(AP) -- AOL CEO Tim Armstrong is making a $10 million bet that his turnaround strategy will pay off. He just invested that amount of money in 477,000 shares of the company's stock.
In a Monday filing with the Securities and Exchange Commission, Armstrong reported buying the shares at an average weighted price of $20.97 apiece on Friday. The move raises his stake in the struggling Internet company to about 4 percent, according to AOL.
Armstrong now owns 876,511 of AOL's common shares directly and 709,157 shares indirectly through his private investment company Polar Capital Group LLC and through Armstrong Family Investment LLC. He also owns millions of stock options and other incentives that AOL has given him since luring him away from Google Inc. to become its CEO in April 2009.
Armstrong increased his holdings after the company's stock dropped 6 percent last week following AOL Inc.'s announced $315 million acquisition of the online news site Huffington Post. The deal is part of Armstrong's effort to attract more traffic to AOL so its network of websites is more appealing to advertisers.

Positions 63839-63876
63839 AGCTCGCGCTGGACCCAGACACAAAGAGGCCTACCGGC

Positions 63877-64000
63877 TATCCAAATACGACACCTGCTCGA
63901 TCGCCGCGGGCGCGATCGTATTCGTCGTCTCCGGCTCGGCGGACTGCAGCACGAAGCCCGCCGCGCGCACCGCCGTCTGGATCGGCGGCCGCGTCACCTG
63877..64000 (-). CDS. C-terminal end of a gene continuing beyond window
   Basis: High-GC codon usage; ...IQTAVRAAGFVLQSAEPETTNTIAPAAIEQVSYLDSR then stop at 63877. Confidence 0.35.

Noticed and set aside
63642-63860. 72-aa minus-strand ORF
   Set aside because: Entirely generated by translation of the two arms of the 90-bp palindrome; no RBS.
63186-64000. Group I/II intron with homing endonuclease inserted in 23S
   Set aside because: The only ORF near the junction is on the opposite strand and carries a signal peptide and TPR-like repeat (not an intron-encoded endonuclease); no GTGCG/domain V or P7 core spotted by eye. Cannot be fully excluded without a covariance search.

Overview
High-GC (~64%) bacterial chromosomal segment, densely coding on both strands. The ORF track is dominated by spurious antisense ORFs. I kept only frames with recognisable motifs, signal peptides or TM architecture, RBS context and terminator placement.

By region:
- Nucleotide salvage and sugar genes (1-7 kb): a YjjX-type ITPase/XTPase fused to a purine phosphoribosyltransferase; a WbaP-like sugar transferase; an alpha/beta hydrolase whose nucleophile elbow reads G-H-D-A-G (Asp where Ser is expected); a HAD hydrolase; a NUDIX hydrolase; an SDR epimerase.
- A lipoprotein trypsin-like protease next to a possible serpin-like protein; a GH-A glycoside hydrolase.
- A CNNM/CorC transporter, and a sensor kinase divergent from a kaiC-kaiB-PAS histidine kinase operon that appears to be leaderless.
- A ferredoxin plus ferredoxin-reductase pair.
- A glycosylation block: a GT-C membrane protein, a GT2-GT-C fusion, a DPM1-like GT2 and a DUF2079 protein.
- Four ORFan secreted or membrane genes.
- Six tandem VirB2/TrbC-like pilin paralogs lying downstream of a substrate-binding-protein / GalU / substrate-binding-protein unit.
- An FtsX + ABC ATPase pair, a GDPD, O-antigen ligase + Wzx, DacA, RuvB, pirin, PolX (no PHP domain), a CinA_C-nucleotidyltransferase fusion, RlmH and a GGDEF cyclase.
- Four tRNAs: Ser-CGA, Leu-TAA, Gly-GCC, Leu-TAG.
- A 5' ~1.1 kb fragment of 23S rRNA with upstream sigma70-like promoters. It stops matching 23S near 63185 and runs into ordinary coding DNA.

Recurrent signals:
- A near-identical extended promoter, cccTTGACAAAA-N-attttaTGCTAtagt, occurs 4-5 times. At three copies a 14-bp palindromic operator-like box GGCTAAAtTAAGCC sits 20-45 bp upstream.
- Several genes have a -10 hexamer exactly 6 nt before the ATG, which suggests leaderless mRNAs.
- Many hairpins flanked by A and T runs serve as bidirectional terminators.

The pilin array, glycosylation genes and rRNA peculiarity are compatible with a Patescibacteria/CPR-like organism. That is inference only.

AOL rose to fame in the `90s with its dial-up Internet service, managing to buy media conglomerate Time Warner Inc. in 2001 at the height of the dot-com boom. The corporate marriage never really worked, though, and AOL's main source of revenue began drying up as consumers flocked to speedier broadband Internet connections. After nearly a decade of attempts at integrating the two, Armstrong was brought in to prepare AOL to separate from Time Warner, and the companies split in Dec. 2009.
AOL shares rose 61 cents, or 2.9 percent, to finish trading at $21.83.
Explore further: NEC says swings back to profit after smartphone overhaul